August 28, 2015

Hugo Steinhaus, or K-means clustering in French

Kernel clustering
[Modern transcription of the Hugo Steinhaus paper in 1956 (in French), at the source of k-means clustering algorithms, published first in a french-written post]

Data clustering or clustering analysis belongs to statistical data analysis methods. It aims at forming groups of objects that are similar in some way. Those groups are named clusters. The word cluster is related to clot, for thick mass of coagulated liquid or of material stuck together

The whole set of objects contains heterogeneous data, that ought to be grouped into subsets possessing a greater inner homogeneity. Such methods rely on similarity criteria or proximity measures. They are related to classification, machine learning, segmentation, pattern recognition, and have applications ranging from image processing to bioinformatics.
One of the most popular clustering method is known as K-means (k-moyennes in French). with a variation called dynamic clustering (beautifully called nuées dynamiques in French, for an application in bilogy: Kinetic transcriptome analysis reveals an essentially intact induction system in a cellulase hyper-producer Trichoderma reesei strain, Dante Poggi et al., Biotechnology and Biofuels, 2014).

An history of K-means can be found in Data Clustering: 50 Years Beyond K-Means, Anil K. Jain, Pattern recognition letters, 2010. Other historic bits can be found in Origins and extensions of the k-means algorithm in cluster analysis, Hans-Hermann Bock, Electronic Journ@l for History of Probability and Statistics, 2008. This algorithm is deeply linked to Lloyd-Max algorithm, developed by Lloyd in  1957, and rediscovered by Max three after after. It is useful for optimal scalar quantifier design.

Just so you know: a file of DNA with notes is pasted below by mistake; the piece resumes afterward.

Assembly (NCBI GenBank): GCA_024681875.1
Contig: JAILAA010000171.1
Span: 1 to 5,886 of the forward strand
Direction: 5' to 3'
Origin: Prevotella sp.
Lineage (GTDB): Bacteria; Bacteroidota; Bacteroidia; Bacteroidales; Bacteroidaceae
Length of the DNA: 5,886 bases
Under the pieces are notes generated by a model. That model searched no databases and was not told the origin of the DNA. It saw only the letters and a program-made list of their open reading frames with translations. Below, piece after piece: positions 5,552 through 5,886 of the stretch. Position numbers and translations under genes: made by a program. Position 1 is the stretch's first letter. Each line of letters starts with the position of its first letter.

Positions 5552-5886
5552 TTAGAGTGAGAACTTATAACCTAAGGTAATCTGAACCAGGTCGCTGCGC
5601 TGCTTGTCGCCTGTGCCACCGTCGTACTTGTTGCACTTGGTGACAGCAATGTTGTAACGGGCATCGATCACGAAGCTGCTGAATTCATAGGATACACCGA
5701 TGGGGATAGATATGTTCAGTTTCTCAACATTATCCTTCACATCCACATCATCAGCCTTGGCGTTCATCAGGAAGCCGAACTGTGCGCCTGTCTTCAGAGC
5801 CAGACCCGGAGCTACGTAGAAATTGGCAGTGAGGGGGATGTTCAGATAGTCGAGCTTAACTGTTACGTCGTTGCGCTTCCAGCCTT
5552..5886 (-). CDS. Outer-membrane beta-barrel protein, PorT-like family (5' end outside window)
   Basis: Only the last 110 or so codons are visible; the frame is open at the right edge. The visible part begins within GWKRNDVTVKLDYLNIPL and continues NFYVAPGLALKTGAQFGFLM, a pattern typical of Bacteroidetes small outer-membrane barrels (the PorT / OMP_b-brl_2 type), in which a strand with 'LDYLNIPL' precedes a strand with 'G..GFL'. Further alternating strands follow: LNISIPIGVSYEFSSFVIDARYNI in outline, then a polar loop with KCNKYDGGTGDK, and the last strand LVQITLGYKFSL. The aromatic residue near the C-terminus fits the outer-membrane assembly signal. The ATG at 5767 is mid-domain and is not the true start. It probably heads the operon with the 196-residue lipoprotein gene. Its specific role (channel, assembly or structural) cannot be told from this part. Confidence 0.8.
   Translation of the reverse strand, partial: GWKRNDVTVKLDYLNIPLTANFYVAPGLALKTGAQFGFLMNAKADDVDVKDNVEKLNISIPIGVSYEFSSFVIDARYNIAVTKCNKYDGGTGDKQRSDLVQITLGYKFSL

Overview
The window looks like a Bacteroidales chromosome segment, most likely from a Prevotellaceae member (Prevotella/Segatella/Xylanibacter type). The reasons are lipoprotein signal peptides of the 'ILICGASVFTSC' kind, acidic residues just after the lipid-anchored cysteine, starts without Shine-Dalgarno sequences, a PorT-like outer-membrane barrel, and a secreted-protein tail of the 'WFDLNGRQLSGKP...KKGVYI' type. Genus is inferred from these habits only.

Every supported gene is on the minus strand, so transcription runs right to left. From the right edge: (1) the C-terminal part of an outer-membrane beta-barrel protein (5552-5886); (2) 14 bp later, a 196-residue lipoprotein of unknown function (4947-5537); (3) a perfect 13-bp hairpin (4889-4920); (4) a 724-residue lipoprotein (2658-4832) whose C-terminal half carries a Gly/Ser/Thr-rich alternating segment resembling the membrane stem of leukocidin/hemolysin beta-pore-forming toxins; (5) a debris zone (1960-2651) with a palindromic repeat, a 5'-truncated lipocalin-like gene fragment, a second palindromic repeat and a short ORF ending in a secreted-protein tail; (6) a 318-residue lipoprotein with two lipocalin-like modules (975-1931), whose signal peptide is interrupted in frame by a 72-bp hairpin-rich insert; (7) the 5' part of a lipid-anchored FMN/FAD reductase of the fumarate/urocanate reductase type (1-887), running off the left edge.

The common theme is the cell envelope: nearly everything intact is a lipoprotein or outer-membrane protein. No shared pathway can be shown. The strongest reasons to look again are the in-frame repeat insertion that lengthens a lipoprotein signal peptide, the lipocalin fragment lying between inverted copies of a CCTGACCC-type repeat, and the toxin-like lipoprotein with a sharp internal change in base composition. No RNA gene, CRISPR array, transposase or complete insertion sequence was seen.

Sur la division des corps matériels en parties (pdf)
The K-means technique is a little older. It was published in French by Hugo Steinhaus in 1956 in the Bulletin de l’Académie Polonaise des Sciences (Bulletin of the Polish Academy of Sciences). Hugo Steinhaus (1887-1972) is a Polish mathematician, sometimes known as the discover of Stefan Banach. He contributed to numerous branches of mathematics, and considered a early founder of probability theory.

He also contributed to applied mathematics, working jointly with engineers, biologists, physician, economists, geologists, and "even lawyers". Lacking of trustworthy information during World War II, he invented a statistical tool to estimate German losses, using necrologic news from German soldiers on the front. He notably used the mention that the soldier killed was the first, second or third child from a family. He thus is a precursor of data science.
This paper is called "Sur la division des corps matériels en parties" (On the division of material bodies into parts). The first to explicitely  formulate in finite dimension the principle of k-mean clustering. It is much more constructive that the Banach-Tarski paradoxal theorem which delas with cutting a ball into two different balls, doubling in volume. This paper is pleasant to read, and evokes practical uses from type classification in anthropology to industrial object normalization.

Being in French, in a journal whose archives cannot be accessed easily, it has not been read as much as it deserved. . Here is it transduced by Maciej Denkowski, transmitted by Jérôme Bolte, and transcribed in LaTeX by  myself, with some effort to preserve the original typesetting and composition.

  Title                    = {Sur la division des corps mat\'eriels en parties},
  Author                   = {Steinhaus, H.},
 File                     = {Steinhaus_H_1956_j-bull-acad-polon-sci_division_cmp-k-means.pdf:Steinhaus_H_1956_j-bull-acad-polon-sci_division_cmp-k-means:PDF},
  Journal                  = {Bulletin de l’Acad\'emie Polonaise des Sciences},
  Number                   = {12},
  Pages                    = {801--804},
  Volume                   = {Cl. {III} --- Vol. {IV}},
  Year                     = {1956},

  Owner                    = {duvall},
  Timestamp                = {2015.}